News Releases

FOR IMMEDIATE RELEASE
Wednesday, October 1, 2008

Isakson: Legislation Will Stabilize Credit Market, Restore Confidence
'Tonight Was Not a Night to Say No to the Future of the American People'

WASHINGTON - U.S. Senator Johnny Isakson, R-Ga., today praised the Senate's passage of legislation designed to stabilize the economy, free up credit and restore confidence in the U.S. financial markets.

"Tonight was not a night to say no to the future of the American people. Tonight was not a night to say we don't have a responsibility to help," Isakson said. "This is on the shoulders of the Congress. The people affected are our constituents who voted for us and sent us here. This legislation is critical to allowing us to unclog the financial markets, free up credit to the average American and over time restore the American economy to what it has been and always will be - the best entrepreneurial capitalistic system in the world."

The legislation authorizes the Treasury Secretary to immediately use up to $250 billion to purchase distressed assets from institutional investors. If needed, the secretary may then access an additional $100 billion to purchase these distressed assets but only with presidential approval.  

An additional $350 billion may be accessed if the president transmits a written report to Congress requesting the funds. The Treasury Secretary may use this additional authority unless Congress passes a joint resolution of disapproval within 15 days.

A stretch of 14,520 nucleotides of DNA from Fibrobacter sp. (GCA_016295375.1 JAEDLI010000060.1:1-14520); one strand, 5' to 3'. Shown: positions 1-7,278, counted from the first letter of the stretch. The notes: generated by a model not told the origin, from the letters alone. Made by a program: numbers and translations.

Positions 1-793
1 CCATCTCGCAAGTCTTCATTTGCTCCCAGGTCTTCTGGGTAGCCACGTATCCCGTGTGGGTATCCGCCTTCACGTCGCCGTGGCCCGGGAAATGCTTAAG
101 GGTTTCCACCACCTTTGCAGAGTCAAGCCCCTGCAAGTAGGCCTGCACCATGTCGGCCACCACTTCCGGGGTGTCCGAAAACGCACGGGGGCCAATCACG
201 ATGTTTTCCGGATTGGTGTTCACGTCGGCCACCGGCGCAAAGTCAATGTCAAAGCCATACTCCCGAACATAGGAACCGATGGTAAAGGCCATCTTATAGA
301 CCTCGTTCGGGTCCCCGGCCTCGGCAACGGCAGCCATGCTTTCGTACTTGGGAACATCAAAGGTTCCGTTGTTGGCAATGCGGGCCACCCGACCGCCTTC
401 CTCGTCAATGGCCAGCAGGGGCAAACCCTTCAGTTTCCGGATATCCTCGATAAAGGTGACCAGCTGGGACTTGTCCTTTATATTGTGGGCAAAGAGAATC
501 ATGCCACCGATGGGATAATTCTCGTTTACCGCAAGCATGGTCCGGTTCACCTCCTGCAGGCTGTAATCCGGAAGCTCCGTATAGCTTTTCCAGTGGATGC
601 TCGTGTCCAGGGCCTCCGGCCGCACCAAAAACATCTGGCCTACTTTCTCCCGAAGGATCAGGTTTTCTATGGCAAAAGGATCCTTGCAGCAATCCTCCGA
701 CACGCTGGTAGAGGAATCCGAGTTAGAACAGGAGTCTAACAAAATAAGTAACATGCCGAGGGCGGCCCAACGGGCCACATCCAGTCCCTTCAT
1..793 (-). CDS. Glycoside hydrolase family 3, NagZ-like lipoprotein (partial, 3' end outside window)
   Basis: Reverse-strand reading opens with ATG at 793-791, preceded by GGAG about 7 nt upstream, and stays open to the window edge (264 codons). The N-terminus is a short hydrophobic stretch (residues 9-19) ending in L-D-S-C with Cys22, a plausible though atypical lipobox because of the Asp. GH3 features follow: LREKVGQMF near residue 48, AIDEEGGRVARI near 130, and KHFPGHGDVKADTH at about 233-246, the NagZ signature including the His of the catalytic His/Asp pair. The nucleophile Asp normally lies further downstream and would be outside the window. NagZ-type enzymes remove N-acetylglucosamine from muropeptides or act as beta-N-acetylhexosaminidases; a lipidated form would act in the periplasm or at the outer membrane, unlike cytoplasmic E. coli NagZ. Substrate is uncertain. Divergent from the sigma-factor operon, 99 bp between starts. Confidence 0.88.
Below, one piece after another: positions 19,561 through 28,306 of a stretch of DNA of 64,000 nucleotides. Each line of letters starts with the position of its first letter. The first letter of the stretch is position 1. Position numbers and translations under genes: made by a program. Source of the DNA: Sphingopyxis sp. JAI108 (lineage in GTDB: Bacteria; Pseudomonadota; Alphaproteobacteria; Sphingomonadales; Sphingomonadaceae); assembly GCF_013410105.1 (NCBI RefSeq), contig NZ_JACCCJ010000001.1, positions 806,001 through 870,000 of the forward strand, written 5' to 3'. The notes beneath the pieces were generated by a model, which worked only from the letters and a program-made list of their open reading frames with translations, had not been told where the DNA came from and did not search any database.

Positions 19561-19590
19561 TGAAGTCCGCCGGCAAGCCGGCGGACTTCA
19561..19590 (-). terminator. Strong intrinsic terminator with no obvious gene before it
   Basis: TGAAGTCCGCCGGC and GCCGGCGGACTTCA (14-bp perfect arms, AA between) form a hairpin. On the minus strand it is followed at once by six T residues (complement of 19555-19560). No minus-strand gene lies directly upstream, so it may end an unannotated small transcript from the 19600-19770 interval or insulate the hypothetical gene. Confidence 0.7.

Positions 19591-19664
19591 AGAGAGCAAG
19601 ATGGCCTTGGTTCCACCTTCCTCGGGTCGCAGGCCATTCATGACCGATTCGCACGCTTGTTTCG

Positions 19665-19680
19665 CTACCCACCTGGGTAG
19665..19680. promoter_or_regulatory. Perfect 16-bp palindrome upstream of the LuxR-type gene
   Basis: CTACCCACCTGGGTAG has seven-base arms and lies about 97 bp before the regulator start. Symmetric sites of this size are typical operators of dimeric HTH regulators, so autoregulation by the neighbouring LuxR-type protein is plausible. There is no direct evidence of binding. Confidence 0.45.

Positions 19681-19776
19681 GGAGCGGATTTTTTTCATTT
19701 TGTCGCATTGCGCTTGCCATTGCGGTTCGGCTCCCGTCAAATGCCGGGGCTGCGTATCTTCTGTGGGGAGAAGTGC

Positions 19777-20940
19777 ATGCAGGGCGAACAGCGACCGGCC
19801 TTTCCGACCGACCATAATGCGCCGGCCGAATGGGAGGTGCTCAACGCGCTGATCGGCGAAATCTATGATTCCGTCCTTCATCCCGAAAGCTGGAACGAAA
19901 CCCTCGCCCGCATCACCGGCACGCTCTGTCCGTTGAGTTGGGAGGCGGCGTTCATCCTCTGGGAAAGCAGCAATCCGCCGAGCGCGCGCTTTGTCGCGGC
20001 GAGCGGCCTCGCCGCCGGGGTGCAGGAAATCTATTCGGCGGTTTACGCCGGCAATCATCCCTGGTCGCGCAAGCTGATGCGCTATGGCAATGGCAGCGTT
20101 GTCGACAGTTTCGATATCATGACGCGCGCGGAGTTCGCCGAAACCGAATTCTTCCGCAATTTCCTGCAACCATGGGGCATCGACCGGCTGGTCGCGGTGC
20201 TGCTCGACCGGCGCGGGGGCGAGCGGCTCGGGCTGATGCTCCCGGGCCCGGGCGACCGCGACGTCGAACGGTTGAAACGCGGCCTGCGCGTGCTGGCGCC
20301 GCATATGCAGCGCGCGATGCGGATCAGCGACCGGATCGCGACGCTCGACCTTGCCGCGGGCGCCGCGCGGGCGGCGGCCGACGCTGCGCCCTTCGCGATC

The legislation includes a number of provisions to ensure oversight by Congress and accountability to the taxpayers, including prohibitions on executive compensation to ensure bad actors are not rewarded. Specifically, companies that receive more than $300 million from this plan will have limits placed on their top five executives. These limits include a ban from receiving a "golden parachute" as well as limits in the tax deductions they can take on compensation over $500,000.

The legislation also continues the suspension of "mark-to-market" accounting rules that are already in place today.

"This bill does precisely the one thing that we can do to help unlock the credit markets and help the average working Georgian, the average Georgia retiree, the average Georgia child who is looking to the future to benefit from what right now is a very difficult situation," Isakson said. "I encourage the House to act quickly on this legislation, because inaction on this plan will continue a downward spiral that will accelerate, will deepen and will touch every life of every American citizen and it will touch it and harm it for a long, long period of time."

The bill passed the Senate by a vote of 74 to 25. It is expected to be considered in the House later this week.

The bill does not allow bankruptcy judges to restructure the terms of existing mortgage loans. Additionally, it does not provide funds for affordable housing community organizers such as ACORN.

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